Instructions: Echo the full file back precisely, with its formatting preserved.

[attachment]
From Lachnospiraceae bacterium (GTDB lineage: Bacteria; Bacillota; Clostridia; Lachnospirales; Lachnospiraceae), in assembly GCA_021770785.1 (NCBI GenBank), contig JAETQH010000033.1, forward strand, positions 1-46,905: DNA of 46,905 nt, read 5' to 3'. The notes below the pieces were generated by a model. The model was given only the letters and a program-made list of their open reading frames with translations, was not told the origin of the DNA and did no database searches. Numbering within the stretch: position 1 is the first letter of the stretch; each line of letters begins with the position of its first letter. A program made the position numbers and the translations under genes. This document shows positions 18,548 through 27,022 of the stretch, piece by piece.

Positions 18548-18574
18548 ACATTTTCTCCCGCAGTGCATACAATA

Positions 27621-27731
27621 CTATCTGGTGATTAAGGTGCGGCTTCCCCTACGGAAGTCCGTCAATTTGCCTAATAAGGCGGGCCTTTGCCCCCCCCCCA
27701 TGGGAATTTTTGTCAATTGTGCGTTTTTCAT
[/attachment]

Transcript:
From Lachnospiraceae bacterium (GTDB lineage: Bacteria; Bacillota; Clostridia; Lachnospirales; Lachnospiraceae), in assembly GCA_021770785.1 (NCBI GenBank), contig JAETQH010000033.1, forward strand, positions 1-46,905: DNA of 46,905 nt, read 5' to 3'. The notes below the pieces were generated by a model. The model was given only the letters and a program-made list of their open reading frames with translations, was not told the origin of the DNA and did no database searches. Numbering within the stretch: position 1 is the first letter of the stretch; each line of letters begins with the position of its first letter. A program made the position numbers and the translations under genes. This document shows positions 18,548 through 27,022 of the stretch, piece by piece.

Positions 18548-18574
18548 ACATTTTCTCCCGCAGTGCATACAATA

Positions 27621-27731
27621 CTATCTGGTGATTAAGGTGCGGCTTCCCCTACGGAAGTCCGTCAATTTGCCTAATAAGGCGGGCCTTTGCCCCCCCCCCA
27701 TGGGAATTTTTGTCAATTGTGCGTTTTTCAT